Whirlow Hall has, until now, been used only to receiving plaudits from the local press and from businesses such as BT and Sainsbury's, which sponsor it - not to mention the praise of dozens of volunteers who give their time to the farm.

"We just weren't expecting the criticism," said local businessman Alan Aikin, who chairs the Farm Trust. "We applied for money from a different lottery category to the women's refuge. So the comparison is unfair." Nor are they asking for funding for running costs, as the Refuge is, but only for a start-up grant.

"Once we get going, the profits from pig sales will be enough to cover our costs."

That highlights the problem Refuge has run up against. It too received a lottery start-up grant in 1996. But it has been rejected in its application for a further pounds 597,000 over the next three years. It was not that Refuge failed to appreciate the lottery's distinction between one-off project funding and ongoing revenue funding, said its chief executive, Sandra Horley, but they had to re- apply. "It was our only option. Our backs were up against the wall. This is a life-and-death issue for many desperate women."

There is clearly a policy issue here. The National Lottery Charities Board is now the biggest grant-maker in Europe. It already courts controversy, because the process by which charities apply for cash is so complicated that expert consultants can charge vast fees to help complete the application form. Refuge spent pounds 7,000 processing its application. To add to the rows, the board does not disclose the training or qualifications of its assessors. And it then rejects four out of five applications without explanation. It is "a kangaroo court with no right of appeal" according to Marjorie Wallace, chief executive of the schizophrenia charity SANE, which has been rejected by the Lottery three times now.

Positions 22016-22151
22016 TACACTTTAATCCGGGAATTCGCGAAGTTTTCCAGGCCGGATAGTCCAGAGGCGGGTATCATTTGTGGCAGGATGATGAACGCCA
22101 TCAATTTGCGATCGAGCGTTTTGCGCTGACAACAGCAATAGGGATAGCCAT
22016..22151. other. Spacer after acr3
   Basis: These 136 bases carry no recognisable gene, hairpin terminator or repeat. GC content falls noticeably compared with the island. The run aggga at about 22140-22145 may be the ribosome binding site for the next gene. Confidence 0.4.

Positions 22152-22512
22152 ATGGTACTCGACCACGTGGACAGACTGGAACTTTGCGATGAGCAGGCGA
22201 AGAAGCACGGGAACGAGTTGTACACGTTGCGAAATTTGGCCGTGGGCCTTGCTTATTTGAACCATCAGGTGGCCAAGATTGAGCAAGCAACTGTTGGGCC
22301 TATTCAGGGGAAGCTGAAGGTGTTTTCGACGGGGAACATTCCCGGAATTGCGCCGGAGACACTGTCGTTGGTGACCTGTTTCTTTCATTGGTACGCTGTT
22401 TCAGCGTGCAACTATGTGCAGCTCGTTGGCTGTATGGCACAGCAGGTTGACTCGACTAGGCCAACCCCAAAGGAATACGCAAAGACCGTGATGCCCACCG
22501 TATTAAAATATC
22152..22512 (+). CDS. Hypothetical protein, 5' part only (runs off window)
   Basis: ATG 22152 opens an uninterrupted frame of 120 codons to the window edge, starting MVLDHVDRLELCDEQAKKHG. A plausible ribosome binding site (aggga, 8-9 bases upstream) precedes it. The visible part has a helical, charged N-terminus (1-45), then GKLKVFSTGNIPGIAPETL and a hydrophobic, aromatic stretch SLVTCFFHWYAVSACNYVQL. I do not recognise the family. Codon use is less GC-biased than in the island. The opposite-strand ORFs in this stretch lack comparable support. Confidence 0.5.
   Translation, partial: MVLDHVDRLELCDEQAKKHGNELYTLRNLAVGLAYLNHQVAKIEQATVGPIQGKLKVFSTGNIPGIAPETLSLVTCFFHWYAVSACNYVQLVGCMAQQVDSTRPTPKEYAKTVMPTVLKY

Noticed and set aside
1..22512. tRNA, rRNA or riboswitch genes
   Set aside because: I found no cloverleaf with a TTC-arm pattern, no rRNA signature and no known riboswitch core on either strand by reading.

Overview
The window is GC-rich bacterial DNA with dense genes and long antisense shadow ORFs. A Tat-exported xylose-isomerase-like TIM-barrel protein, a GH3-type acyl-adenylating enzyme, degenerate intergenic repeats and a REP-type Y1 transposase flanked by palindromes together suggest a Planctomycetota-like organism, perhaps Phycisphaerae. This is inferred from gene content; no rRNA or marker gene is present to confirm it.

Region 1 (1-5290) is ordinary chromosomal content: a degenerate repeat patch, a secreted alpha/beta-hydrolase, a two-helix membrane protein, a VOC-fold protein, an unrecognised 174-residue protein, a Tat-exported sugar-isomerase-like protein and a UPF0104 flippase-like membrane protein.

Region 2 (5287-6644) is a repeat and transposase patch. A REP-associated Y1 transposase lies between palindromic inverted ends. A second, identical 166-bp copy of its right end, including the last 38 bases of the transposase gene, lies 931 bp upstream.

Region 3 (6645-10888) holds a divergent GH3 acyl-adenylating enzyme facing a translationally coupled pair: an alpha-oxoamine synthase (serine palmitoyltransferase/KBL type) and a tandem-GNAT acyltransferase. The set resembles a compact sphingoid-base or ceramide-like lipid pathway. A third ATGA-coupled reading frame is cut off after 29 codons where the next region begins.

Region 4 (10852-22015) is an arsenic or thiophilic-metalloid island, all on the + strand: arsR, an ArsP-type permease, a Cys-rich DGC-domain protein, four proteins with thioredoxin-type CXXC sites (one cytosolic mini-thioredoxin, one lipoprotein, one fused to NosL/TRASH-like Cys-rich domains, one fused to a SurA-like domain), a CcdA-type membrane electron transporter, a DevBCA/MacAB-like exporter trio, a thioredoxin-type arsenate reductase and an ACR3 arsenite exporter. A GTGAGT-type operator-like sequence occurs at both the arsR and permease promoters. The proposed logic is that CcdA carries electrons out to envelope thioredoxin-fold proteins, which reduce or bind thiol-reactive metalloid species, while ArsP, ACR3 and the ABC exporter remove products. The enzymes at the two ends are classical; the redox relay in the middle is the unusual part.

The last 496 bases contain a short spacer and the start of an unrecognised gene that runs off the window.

But the Refuge row reveals a more deep-seated problem. "They should take some responsibility for ensuring that what they start continues," said Ms Horley. Yet unlike a government, which is stuck with the fact that its spending on public services must continue 90 per cent unaltered year- on-year, the lottery is doomed by its constant need for publicity to emphasise novelty rather than continuity. "How can you run a social service on this hand-to-mouth basis?" asks Ms Horley.

Back at the farm, two eight-year-olds were discussing whether a pig unit was needed. The boys were from Porter Croft Junior, where most children, said their teacher, Ann Booth, had never spent a night away from home before. "They are from a very poor working-class inner-city area. Many are from single-parent families. And for many English is a second language." The majority had never been on holiday and many had never been to the countryside.

So the boys' analysis on the pig unit was a measure of the achievement of the three days they were there. "What pigs need," pronounced one, named Crewe, "is a swimming pool and a scratching- wall." Akim, his classmate, added: "And a warm place to sleep - and a toilet." Which is pretty much what the new lottery unit will provide, along with access for children in wheelchairs to feed the pigs.

News of the disabled and disadvantaged children at the pig unit placated Ms Horley only momentarily.

"Perhaps there is an argument for that award," she acknowledged, "but what about the pounds 180,000 the lottery has given to a bereaved pet owners' helpline?"

Yes, I agreed, that sounded terrible. But perhaps, I decided, it would be best not to make the mistake of going there to find out.